Philadelphia is of course best known for its seminal role in the creation of the United States of America, as witnessed by the Liberty Bell, Declaration of Independence, and meeting of the Founding Fathers at Independence Hall, during the Constitutional Convention, etc. However, the ‘City of Brotherly Love’ is less known for being the birthplace of the science of Entomology, or the study of insects.
The American Entomological Society was founded by fifteen individuals on February 22, 1859 in Philadelphia, and what became the Entomological Society of America was also organized in the city in 1904. As it is now March, I thought it appropriate to commemorate that society’s organizing committee report at a meeting held on March 1, 1859, where the name, ‘The Entomological Society of Philadelphia’ was adopted, being the “oldest continuously operating group in the western hemisphere dedicated to the study of insects…” (see, W. H. Day and G. W. Cowper, “The Early Meeting Sites of the American Entomological Society in Philadelphia, PA, 1859-1876,” in, Transactions of the American Entomological Society, Vol. 135, No.4 (2009): 397-406).
Consequently, as can readily be observed, Philadelphia and ‘bugs’ have a long and honored association with one another. I will relate a few accounts of an invasion of certain mysterious insects plaguing the city during the month of July 1899, when various newspapers carried a number of stories on a ‘strangling bug.’ Not only Philadelphia, but a few surrounding counties, as well as within parts of New Jersey were experiencing these ‘attacks.’
One of the most detailed accounts concerned a section of the city known as ‘Haddington,’ a neighborhood located primarily in the 34th Ward of Philadelphia. Here city residents, Robert Taylor, Frederick Shortland, and Edward McAleer, witnessed the ‘attack’ against Taylor’s dog Prince, by a “large brown insect, his claws locked over the dog’s throat.” Shortland purportedly held a match to the insect, which then “released his canine victim and dashed at the throat of the man,” which brought the aid of the other bystanders, who “grasped the insect and tore it away,” though its “strong fangs clutched the man’s neck,” leaving “two livid red spots.”
The “strangling bug” was described as being brown in color, “about two and a half inches long,” with wings and a “long pair of pointed claws.” A short but thick ”sucker” was said to complete “the insect’s war-like equipment.” (see, The Evening Report, Lebanon, PA, for July 17th, 1899). Accounts also exist of the mysterious insect being “attracted by the electric lights,” and “intruding their ugliness…up the pantaloon legs of men, in the hair and down the necks of females and children.” (see, Philadelphia Sunday Dispatch, July 30th, 1899).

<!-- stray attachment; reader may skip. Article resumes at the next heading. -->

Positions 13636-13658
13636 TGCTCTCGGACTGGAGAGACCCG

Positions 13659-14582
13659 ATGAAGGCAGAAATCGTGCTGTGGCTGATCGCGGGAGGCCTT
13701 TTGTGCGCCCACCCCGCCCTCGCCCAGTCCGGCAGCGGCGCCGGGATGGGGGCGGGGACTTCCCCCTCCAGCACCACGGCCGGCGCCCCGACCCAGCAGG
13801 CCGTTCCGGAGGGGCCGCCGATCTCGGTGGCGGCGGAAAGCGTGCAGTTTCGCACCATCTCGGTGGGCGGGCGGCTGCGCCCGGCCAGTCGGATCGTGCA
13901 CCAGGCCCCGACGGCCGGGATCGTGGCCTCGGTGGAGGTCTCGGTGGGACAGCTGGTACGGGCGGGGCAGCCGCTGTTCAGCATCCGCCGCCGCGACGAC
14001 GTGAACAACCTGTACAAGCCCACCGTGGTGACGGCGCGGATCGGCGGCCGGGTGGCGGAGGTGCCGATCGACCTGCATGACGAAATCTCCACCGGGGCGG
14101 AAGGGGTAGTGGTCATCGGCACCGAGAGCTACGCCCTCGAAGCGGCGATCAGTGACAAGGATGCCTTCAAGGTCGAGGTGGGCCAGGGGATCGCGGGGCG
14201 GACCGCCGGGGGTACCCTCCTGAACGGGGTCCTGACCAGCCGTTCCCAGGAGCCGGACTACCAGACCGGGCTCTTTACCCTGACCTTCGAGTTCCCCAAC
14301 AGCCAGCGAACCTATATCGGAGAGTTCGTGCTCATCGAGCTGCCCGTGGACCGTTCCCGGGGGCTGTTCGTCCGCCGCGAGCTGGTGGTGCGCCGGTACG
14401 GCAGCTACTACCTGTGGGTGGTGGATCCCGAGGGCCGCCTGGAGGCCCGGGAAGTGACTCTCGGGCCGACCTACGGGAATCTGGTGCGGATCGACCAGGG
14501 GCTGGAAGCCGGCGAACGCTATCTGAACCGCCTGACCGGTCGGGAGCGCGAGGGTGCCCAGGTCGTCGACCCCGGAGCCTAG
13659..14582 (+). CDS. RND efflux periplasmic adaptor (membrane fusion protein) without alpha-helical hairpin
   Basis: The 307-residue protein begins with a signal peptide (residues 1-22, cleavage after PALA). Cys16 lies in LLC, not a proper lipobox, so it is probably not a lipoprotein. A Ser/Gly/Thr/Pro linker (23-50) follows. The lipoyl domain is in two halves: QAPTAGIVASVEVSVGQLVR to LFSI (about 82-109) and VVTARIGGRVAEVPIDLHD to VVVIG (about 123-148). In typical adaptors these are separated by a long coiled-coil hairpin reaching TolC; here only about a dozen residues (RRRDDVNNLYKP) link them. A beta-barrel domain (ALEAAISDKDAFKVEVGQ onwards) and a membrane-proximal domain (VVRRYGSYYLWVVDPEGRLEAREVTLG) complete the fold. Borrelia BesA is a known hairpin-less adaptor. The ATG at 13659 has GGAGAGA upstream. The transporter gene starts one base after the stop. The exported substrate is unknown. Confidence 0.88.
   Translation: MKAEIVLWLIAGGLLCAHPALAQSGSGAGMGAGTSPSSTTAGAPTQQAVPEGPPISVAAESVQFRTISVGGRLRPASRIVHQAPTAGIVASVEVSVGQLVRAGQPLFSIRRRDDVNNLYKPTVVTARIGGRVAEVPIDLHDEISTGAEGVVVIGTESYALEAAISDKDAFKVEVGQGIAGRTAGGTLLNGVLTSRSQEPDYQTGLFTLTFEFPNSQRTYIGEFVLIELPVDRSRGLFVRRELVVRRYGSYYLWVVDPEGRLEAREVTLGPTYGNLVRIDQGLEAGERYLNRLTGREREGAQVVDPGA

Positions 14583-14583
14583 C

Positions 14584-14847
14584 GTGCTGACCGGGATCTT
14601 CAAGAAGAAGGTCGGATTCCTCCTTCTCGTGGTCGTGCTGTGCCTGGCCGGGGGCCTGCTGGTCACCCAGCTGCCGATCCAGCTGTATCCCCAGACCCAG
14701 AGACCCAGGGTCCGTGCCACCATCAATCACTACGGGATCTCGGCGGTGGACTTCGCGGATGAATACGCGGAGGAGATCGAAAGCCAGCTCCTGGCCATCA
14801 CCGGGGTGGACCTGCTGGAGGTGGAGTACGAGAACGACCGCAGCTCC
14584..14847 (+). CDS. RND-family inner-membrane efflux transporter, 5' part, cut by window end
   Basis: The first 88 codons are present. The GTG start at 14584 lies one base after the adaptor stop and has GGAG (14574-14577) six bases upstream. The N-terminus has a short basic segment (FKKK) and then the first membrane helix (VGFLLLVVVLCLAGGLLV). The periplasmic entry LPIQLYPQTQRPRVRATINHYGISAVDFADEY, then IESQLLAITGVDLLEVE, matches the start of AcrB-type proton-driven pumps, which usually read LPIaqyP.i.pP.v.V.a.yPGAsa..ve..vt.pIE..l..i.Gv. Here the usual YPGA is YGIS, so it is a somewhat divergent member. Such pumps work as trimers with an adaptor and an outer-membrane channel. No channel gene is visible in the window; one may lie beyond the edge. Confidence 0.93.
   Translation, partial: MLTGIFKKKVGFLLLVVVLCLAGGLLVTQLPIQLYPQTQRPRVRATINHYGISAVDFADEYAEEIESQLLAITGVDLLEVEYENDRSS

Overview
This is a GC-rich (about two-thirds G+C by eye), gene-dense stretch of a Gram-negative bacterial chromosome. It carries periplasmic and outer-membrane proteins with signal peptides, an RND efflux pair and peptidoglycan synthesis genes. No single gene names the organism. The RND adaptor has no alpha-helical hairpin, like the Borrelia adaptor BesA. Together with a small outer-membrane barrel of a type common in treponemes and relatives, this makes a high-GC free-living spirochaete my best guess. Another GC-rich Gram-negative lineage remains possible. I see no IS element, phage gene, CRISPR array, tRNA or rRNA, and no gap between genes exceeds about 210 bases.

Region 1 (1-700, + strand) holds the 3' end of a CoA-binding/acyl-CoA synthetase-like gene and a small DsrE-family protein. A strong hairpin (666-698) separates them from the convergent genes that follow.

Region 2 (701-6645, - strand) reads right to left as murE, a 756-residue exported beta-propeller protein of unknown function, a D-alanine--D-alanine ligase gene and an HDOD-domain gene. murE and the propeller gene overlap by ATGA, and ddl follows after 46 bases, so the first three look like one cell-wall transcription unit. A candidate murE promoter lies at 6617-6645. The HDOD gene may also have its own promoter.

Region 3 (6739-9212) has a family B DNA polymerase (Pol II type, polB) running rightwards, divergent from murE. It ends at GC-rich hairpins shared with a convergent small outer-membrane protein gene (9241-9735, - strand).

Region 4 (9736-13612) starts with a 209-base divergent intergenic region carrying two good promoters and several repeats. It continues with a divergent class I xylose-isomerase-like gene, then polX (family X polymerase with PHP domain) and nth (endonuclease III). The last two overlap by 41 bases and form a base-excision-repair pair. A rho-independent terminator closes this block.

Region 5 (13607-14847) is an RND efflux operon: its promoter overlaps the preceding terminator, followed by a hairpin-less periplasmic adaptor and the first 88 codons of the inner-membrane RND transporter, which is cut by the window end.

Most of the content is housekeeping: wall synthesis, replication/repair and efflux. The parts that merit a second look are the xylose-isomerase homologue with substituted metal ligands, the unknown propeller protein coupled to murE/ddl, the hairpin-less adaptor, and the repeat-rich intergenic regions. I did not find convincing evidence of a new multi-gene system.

The belief was that the ‘strangling bug’ was originally from Northern Africa, and had somehow arrived on a cargoe ship. Jail Warden Thomas S. Fields of Media, PA in nearby Delaware County, succeeded in capturing one of the “bloodthirsty” creatures within “a glass jar.” A “live mouse” was placed inside, after which it was said the “bug in a minute made a sudden dash upon the neck of the mouse, and stung it in such a way as to cause it to keel over dead, the bug hanging on to it and sucking its blood.” This ‘vampire-like’ insect was also described as being some “two and a half inches long, has a strong pair of wings and is armed with a sharp-pointed ‘sucker’ or sword and two crab-like claws.”
Northwards, at Doylestown in Bucks County, a “plague” of the bugs was reported at the same time, which were being found near the city’s lights in swarms, one being captured by John Wesley Newman, at the Fountain House. The insect was described as having, a “heavy body and wings, and pointed bill, with which it sucks the blood of its victim.” (see, “A Plague of Offensive Bugs Invade Doylestown Like a Mighty Army and Darken Street Lights,” The Evening Report, Lebanon, PA, July 19th, 1899).
In actuality, the ‘strangling bug’ was nothing more than the giant water bug, or Belostomatidae, of the order Hemiptera, known in folk-terminlogy as ‘toe-biters’ and in Florida as ‘Alligator Ticks.’ It is one of the largest insects in the United States, and can inflict a “nasty nip” at times to humans.
The insects can reach up to four inches in length and ‘inject’ their saliva into their victims by use of a “beak,” which dissolves the “body tissues,” and sucks out “the liquefied remains,” hence their ‘vampire-like’ attributes. They also love porch or street lights and are often mistaken to be cockroaches or a beetle because of their physical characteristics. Water-bugs are usually not aggressive to large predators and often ‘play dead’ like an oppossum, but can quickly ‘come alive’ as many have found who have attempted to pick them up.
Phildelphia survived its invasion of the so-called ‘strangling bug,’ which was apparently not from Africa, but simply a ‘home-grown’ grown variety, and since there is an abundance of water in the Philadelphia area (their favorite habitat), it’s not surprising they liked it here in 1899!
(By the way, ‘giant water bugs,’ such as Lethocerus, are said to be quite popular as a treat in the country of Thailand).
If one has an inclination to see and learn more about these ‘critters’ in detail, see: